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Daily articles carefully curated by the All About Jazz staff. Read our popular and future articles.

ALBUM REVIEW

Ehud Asherie Trio: Wild Man Blues

Read "Wild Man Blues" reviewed by Dan McClenaghan

Ehud Asherie must have an old soul. The pianist's 2016 release, Shuffle Along (Blue Heron Records), explored the music from the 1921 Eubie Blake/Noble Sissle Broadway musical, Wild Man Blues. The disc at hand opens with the title tune, penned by Louis Armstrong and recorded with his Hot Seven in 1927. A relaxed and gorgeous take on “Oh, Lady Be Good" comes to us from the Gershwin brothers, from the 1924 musical of the same name. Asherie is ...

ALBUM REVIEW

Ehud Asherie: Shuffle Along

Read "Shuffle Along" reviewed by Dan McClenaghan

Israeli-born pianist Ehud Asherie delves deep into a quintessentially American Music on Shuffle Along. The score for the 1921 Broadway musical--tunes that were crafted before the beginning of a true “Popular" recording industry--was groundbreaking. Written by Eubie Blake and Noble Sissle, Shuffle Along, with an all-black cast, was the first Broadway production that treated African Americans a serious characters, as something other than caricatures. Asherie draws on his knowledge of ragtime, stride, bebop and modern jazz to to ...

ALBUM REVIEW

Ehud Asherie with Harry Allen: Lower East Side

Read "Lower East Side" reviewed by Dan Bilawsky

In this day and age, when shock-and-awe maneuvers and new-thing sounds tend to get all the plaudits and press in jazz, it says a lot when a throwback duo date is widely admired by critics and fans alike. Such was the case with pianist Ehud Asherie's Upper West Side (Posi-Tone, 2012), which brought him into contact with like-minded saxophonist Harry Allen and presented a program of old chestnuts that were revived by their expert hands. Now, a year after that ...

ALBUM REVIEW

Ehud Asherie and Harry Allen: Lower East Side

Read "Lower East Side" reviewed by Bruce Lindsay

Pianist Ehud Asherie and tenor saxophonist Harry Allen are established musical partners with a shared fondness for a time when songwriting giants like Irving Berlin and Richard Rodgers were at their creative zeniths. Lower East Side is the pair's second duo outing, following on from Upper West Side (Posi-Tone, 2012), and once again the two demonstrate how this fondness for a bygone era can still produce fresh and joyous music.The journey from Upper West Side to Lower East ...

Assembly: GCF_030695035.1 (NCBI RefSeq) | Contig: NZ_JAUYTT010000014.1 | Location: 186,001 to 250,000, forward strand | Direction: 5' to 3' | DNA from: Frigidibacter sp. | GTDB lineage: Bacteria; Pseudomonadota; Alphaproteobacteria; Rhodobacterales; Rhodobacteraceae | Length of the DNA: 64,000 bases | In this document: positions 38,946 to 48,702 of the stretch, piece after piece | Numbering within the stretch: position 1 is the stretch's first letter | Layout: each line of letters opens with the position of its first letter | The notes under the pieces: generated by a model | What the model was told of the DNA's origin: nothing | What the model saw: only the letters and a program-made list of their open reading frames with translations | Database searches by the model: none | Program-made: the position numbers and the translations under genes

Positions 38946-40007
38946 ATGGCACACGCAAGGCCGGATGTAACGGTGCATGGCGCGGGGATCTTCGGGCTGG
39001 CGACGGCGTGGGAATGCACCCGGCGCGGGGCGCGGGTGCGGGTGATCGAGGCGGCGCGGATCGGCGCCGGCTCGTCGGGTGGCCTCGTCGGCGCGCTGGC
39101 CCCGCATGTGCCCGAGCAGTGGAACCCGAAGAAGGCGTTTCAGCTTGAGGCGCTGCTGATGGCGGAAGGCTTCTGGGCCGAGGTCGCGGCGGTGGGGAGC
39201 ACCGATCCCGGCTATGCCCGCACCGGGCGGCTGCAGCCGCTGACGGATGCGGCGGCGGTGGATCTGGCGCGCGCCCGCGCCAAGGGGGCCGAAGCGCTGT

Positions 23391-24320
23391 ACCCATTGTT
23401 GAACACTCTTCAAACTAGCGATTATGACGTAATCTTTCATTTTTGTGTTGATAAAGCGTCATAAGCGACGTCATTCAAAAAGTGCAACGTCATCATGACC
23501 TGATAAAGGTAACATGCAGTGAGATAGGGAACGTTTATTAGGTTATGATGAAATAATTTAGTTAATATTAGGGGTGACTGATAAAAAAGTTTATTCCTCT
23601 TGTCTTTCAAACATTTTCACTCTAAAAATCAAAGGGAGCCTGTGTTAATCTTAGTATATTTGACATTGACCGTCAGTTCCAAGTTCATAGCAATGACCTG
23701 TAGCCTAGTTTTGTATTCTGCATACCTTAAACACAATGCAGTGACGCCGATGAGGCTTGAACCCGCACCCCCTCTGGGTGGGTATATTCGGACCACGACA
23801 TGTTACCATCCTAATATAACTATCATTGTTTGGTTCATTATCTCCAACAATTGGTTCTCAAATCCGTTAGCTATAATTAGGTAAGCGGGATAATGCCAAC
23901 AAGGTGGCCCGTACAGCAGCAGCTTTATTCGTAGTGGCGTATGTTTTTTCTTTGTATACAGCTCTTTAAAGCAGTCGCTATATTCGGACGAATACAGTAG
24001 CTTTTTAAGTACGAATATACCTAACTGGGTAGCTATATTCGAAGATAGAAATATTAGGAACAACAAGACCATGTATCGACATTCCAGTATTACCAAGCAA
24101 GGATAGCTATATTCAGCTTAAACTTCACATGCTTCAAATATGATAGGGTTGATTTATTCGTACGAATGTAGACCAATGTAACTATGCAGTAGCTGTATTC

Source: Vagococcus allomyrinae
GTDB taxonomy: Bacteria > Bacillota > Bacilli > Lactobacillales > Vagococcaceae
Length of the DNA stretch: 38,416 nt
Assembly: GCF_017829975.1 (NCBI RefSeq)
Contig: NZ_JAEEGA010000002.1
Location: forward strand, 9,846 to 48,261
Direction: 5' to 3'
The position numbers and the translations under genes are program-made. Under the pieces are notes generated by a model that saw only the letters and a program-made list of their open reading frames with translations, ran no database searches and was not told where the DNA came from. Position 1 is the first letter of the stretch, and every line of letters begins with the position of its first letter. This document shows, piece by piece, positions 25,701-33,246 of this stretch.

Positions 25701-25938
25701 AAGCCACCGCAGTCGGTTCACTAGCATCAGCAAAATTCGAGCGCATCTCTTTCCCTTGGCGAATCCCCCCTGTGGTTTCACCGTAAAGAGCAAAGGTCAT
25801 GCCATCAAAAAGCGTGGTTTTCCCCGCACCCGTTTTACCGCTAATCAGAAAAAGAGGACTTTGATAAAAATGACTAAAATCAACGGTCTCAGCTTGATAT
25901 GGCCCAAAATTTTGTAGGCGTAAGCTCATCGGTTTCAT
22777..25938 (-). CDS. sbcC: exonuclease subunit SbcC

ALBUM REVIEW

Ehud Asherie with Harry Allen: Upper West Side

Read "Upper West Side" reviewed by Raul d'Gama Rose

Upper West Side is as fine a duet album as has been made by a pianist with another instrumentalist. This declaration may very possibly include the albums made by Hank Jones with Tommy Flanagan and Oscar Peterson with Dizzy Gillespie. It is a credit to pianist Ehud Asherie that he made this album at such a young age in comparison to the masters who have been mentioned in the same breath, perhaps with seeming blasphemy. However, considering Asherie's instrumental mastery, ...

ALBUM REVIEW

Ehud Asherie with Harry Allen: Upper West Side

Read "Upper West Side" reviewed by C. Michael Bailey

Wherever tenor saxophonist Harry Allen shows up, there is sure to be a major outbreak of Old School. Along with Scott Hamilton, Allen is a keeper of the flame encompassing saxophone practice from Frankie Trumbauer to Lester Young. Pianist Ehud Asherie is cut from the same bolt as Ralph Sutton and Dick Hyman. His previous Posi-Tone recordings, Look Out (2007), Modern Life (2010), and Organic (2010) all demonstrate that Asherie is well-schooled in stride and modern keyboard styles, as well ...

ALBUM REVIEW

Ehud Asherie with Harry Allen: Upper West Side

Read "Upper West Side" reviewed by Dan Bilawsky

The closing track on pianist Ehud Asherie's Modern Life (Posi-Tone, 2010), whether intentional or not, came to serve as musical foreshadowing for this album. Modern Life has Asherie leading a crack quartet through a program of largely lesser-performed gems by cream-of-the-crop composers like George Gershwin, Jerome Kern and Tadd Dameron, but when the album reaches its conclusion the rhythm section is relieved of its duties, while tenor saxophonist Harry Allen stays onboard for an emotionally riveting two-man take on Billy ...


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